geographic area

Procedure for drawing Cluster Sampling:

1. The target population is first divided into mutually

exclusive and collectively exhaustive subpopulations, or

clusters.

2. Then a random sample of clusters is selected, based

on a probability sampling technique such as Simple

Random Sampling.

For each selected cluster, either all the

elements are included in the sample (one-stage)

or a sample of elements is drawn using

probability sampling (two-stage).

Elements within a cluster should be as

heterogeneous as possible, but clusters

themselves should be as homogeneous as

possible.

Ideally, each cluster should be a small-scale

representation of the population.

In probability proportionate to size sampling,

the clusters are sampled with probability

proportional to size. In the second stage, the

probability of selecting a sampling unit in a

selected cluster varies inversely with the size of

the cluster.

Merits of Cluster Sampling:

More practical, less costly

Limitations of Cluster Sampling:

Sampling error is usually higher than for simple

random sampling of the same size

Conclusions should be stated in terms of

clusters

Problems of statistical analysis are greater

5. Multi–stage Sampling

Cluster sampling is commonly implemented as

multi-stage sampling.

This is a complex form of cluster sampling in

which two or more levels of units are

embedded one in the other.

Procedure for drawing Multi-stage Sampling:

Stage 1

Constructing the clusters that will be used to sample

from.

The target population is first divided into mutually

exclusive and collectively exhaustive subpopulations, or

clusters. Then a random sample of clusters is selected.

Stage 2

Randomly select from each sample cluster a sample of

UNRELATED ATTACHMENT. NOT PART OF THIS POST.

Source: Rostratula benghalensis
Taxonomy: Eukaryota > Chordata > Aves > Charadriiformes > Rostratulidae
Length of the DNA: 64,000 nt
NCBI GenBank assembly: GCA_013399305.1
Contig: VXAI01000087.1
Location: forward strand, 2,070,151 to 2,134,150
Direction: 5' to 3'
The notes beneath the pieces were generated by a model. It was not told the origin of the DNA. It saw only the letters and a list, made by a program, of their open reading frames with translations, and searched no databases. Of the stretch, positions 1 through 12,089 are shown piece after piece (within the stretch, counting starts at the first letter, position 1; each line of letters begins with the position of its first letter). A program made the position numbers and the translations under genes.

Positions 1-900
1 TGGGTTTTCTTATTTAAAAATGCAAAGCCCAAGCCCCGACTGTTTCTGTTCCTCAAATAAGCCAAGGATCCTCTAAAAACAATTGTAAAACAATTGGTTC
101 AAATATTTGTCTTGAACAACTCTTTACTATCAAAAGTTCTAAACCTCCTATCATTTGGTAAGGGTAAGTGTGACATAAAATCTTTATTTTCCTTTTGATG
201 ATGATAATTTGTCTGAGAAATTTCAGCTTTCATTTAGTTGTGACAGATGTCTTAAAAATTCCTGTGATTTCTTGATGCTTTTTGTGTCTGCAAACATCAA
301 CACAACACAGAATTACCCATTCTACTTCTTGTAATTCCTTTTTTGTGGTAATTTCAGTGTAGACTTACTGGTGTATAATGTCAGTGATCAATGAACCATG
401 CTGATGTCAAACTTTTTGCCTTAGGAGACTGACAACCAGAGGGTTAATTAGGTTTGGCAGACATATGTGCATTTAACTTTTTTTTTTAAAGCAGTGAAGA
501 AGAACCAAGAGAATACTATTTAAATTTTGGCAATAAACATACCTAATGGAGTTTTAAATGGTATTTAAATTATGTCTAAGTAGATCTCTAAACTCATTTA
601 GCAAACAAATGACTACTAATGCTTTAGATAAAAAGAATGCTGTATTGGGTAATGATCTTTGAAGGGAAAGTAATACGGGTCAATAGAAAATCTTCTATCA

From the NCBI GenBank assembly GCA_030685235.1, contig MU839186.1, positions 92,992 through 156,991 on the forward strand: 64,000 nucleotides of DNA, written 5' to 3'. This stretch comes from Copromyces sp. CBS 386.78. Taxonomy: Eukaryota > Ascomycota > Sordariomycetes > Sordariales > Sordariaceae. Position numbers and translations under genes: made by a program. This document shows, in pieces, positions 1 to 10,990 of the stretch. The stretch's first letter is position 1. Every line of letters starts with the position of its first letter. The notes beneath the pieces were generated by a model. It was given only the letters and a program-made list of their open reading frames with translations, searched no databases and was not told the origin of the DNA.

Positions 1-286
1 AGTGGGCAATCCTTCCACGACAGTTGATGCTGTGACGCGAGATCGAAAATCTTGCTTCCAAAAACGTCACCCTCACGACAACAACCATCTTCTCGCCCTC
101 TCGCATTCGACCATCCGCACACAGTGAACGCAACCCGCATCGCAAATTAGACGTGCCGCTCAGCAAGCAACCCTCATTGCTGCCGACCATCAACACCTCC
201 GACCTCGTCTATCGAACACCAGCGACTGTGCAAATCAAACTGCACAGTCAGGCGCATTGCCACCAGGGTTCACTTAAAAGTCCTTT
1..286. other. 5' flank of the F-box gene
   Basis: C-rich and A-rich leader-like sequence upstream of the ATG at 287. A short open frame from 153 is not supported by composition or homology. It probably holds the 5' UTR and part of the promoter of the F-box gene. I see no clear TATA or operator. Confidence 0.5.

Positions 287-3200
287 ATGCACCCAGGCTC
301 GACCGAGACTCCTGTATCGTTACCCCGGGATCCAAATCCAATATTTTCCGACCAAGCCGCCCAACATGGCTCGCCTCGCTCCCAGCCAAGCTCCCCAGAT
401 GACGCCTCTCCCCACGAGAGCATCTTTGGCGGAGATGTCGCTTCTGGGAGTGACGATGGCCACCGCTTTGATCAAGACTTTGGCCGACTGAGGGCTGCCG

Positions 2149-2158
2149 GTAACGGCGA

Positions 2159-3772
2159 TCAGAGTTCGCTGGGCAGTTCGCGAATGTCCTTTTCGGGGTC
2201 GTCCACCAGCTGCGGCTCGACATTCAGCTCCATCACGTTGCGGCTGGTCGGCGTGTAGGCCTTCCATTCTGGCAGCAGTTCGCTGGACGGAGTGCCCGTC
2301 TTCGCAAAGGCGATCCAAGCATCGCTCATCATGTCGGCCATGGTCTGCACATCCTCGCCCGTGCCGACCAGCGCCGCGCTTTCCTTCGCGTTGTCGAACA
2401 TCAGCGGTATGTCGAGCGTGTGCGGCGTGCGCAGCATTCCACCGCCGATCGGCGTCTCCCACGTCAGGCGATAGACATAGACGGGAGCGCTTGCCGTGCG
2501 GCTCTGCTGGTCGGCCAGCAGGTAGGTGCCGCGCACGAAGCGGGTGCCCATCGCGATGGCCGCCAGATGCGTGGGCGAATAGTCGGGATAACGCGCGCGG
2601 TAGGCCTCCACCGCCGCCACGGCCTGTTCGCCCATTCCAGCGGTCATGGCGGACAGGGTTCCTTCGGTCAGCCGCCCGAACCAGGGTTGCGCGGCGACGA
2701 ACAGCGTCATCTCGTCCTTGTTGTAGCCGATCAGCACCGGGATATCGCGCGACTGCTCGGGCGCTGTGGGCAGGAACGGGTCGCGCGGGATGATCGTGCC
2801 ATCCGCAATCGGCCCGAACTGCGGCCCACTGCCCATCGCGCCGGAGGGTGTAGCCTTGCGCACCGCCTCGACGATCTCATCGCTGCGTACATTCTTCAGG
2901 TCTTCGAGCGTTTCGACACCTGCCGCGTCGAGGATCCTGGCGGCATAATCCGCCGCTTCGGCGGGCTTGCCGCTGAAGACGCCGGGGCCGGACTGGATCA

primary units (rather than using all units contained in all

selected clusters).

Following stages

In each of those selected clusters, additional samples of

units are selected, and so on.

All ultimate units (individuals, for instance) selected at

the last step of this procedure are then surveyed.

This technique, thus, is essentially the process of taking

random subsamples of preceding random samples.

II. Non-probability Sampling

Probabilities for selection are not specified for

the individual units of the population.

Some elements of the population

have no chance of selection.

It involves the selection of elements based on

assumptions regarding the population of

interest, which forms the criteria for selection.

Information about the relationship between

sample and population is limited, making it

difficult to extrapolate from the sample to the

population.

1. Convenience Sampling

Haphazard or accidental sampling

Often, respondents are selected because they

happen to be in the right place at the right time.

“Take them where you find them” Whatever

items come on hand are used as samples.

2. Purposive Sampling

A criteria necessary for being included in the

study is established and subjects are included

because they fulfil the specific criteria.

3. Snowball Sampling

An initial group of subjects/respondents is

selected, usually at random.

Subjects who are already included are asked to

identify others who also have the same

requisite characteristics or who belong to the

target population of interest.

Subsequent respondents are selected based on

the referrals.

4. Quota Sampling

Volunteers are called to join the study and recruitment

is stopped once the proper size is achieved

May be viewed as two-stage restricted judgmental

sampling.

The first stage consists of developing control

categories, or quotas, of population

elements.

In the second stage, sample elements are

selected based on convenience

Errors of Estimate

1. Sampling Error

The difference between a sample estimate and the

population parameter obtained by a complete count

2. Non-sampling errors

2.1 Coverage errors

2.1.1 failure arising from inadequate

sampling frame

2.1.2 non response

2.2 Observational error

2.3 Processing error